Book Review: Reflections on Management
If you know me, you know that I am passionate about managing software development teams and the projects they work on. So I was very interested when Addison Wesley wrote me and asked me if I wanted to review their latest offering “Reflections on Management: How to Manage Your Software Projects, Your Teams, Your Boss, and Yourself” by Watts S. Humphrey. (I was even more excited when they sent me the ePub version as I’m trying to justify my purchase of an iPad.)
The book is only 288 pages long (539 if you set the point size to a readable size on the iPad) but honestly it is jammed packed with things that managers of software development teams and projects need to know. I really am at a loss for where to start reviewing it because I feel the need to simply reiterate all the points that Mr. Humphrey made in the book.
Who it is for
This but is a must read for anyone managing a medium to large size software development team. Actually, I would say that it is a must read for any C-Level or VP level at a company who either develops software as their primary function or their business is built around software that is built in house. It is that good.
Who it is not for
If you are managing a small shop or working with small teams, this book won’t give you much in the way of practical advice. It gives you some great big picture advice but nothing that you can readily apply on a day-to-day basis.
What is in it
First off, here is my favorite quote from the book.
When projects go badly, our reaction is often to work harder—by which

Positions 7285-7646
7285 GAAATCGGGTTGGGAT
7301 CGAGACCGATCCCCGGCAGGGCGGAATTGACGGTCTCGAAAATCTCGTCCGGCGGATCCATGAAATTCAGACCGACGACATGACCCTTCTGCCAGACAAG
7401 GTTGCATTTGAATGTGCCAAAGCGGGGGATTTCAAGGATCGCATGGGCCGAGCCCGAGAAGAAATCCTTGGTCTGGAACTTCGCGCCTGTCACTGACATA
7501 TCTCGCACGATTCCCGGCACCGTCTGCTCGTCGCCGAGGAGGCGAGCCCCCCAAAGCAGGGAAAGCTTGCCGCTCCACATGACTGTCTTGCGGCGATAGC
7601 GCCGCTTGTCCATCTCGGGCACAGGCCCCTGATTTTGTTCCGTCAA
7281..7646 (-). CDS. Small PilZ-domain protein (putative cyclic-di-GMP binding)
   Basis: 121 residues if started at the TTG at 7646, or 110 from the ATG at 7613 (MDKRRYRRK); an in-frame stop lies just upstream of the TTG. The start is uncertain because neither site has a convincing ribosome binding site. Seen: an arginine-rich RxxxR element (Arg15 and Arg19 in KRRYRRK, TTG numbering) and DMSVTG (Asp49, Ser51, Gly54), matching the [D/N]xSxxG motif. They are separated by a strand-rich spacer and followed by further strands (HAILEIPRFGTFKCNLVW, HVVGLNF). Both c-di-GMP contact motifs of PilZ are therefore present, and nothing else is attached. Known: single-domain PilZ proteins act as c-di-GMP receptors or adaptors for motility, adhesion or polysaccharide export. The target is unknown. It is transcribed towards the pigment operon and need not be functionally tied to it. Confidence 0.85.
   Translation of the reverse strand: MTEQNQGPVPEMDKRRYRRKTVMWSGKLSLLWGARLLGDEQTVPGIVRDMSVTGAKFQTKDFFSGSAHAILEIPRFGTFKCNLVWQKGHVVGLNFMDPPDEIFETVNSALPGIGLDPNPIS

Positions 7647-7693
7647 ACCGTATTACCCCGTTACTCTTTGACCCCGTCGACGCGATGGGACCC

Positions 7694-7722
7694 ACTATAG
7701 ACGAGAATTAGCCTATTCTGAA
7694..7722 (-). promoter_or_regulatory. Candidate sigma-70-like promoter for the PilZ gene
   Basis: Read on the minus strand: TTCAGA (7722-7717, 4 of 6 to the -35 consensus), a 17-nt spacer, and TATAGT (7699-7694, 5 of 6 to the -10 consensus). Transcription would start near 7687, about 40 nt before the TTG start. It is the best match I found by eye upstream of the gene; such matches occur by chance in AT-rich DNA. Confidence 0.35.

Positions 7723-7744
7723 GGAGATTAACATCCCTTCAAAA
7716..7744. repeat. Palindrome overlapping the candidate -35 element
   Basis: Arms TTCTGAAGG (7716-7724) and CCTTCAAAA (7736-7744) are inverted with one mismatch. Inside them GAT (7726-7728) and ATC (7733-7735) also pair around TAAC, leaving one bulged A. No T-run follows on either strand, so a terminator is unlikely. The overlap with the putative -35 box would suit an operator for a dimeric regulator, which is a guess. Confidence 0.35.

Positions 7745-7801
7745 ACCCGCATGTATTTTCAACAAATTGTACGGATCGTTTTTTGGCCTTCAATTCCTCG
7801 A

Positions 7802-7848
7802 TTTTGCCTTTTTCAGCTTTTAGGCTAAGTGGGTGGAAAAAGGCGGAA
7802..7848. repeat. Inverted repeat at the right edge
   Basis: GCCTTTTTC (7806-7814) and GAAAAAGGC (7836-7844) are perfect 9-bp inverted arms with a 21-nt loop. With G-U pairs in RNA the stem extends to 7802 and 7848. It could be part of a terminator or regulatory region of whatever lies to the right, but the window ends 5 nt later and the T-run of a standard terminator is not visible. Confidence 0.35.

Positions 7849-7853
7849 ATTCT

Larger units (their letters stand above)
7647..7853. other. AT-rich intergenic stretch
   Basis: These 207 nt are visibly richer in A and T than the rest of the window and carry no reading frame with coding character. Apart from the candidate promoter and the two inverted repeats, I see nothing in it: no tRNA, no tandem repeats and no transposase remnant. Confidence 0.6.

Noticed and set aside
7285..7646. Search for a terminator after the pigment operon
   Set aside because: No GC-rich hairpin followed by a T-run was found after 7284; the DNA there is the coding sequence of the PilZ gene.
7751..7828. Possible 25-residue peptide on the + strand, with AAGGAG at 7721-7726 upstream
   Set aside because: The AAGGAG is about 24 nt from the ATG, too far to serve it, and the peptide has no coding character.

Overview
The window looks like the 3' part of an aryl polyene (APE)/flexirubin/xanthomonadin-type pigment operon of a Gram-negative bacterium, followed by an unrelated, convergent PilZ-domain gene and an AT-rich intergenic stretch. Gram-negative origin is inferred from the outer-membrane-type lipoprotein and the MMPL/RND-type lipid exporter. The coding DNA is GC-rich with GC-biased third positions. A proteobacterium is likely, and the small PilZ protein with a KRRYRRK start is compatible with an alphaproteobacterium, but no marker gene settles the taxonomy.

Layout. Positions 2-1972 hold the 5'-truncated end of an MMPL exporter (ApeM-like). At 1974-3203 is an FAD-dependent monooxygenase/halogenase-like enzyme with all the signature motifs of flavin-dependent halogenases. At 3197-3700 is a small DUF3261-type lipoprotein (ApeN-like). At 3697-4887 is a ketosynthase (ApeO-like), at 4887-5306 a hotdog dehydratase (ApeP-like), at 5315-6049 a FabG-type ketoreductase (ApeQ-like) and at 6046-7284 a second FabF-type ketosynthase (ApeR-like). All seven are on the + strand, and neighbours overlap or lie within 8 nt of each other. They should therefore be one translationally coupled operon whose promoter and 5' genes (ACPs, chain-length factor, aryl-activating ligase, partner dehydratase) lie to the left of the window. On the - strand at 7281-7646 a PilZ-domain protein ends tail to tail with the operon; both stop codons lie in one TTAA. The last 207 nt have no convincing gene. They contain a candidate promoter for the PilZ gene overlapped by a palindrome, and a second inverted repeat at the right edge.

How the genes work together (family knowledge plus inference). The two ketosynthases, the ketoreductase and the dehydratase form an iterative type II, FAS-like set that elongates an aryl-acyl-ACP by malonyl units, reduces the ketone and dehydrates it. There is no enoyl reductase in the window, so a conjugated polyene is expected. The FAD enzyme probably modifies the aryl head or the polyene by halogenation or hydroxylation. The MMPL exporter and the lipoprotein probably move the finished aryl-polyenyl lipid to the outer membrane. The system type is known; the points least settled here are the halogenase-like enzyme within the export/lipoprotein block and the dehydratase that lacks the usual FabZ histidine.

we mean work longer hours. But it’s rarely that simple. Projects often
go wrong at the very start, and their problems are generally symptoms
of a deeply dysfunctional organization.
Looking back at the projects I’ve been on, managed, or discussed with clients, I can attest to this gem of wisdom. That quote is from Bill Thomas and comes from the preface of the book. Even so, it indicative of the wisdom that is sprinkled liberally throughout the book.
Mr. Humphrey goes on to touch on just about every one of my hot buttons in the rest of the eight chapters. His advice runs the gamut from “how to manage a project”, to “how to manage a team”, to “how to manage your boss”. All of it drawing from his 60 years of experience in IT.
Unlike most modern management books that tend to be pithy with pull-quotes, and written in a style reminiscent of motivational speakers, “Reflections on Management” is written in a much more formal style. (I’d say like you would expect form an old white guy but I am told these days that I am an old white guy.) It’s not stuffy at all but it can be a bit dry at times. What keeps your attention though are his liberal sprinkling of real-life examples of the points he is making.
The ideas and principals espoused by Mr. Humphrey are solid. Even if you disagree with this methodologies, it is difficult for anyone to disagree with the principals. Personally, I think it that a copy of this book should be presented to every management candidate at least 3 weeks before their promotion. Reading this book will help them either determine that they don’t want to be in management or get started on the right foot. Either way, the company and the candidate wins.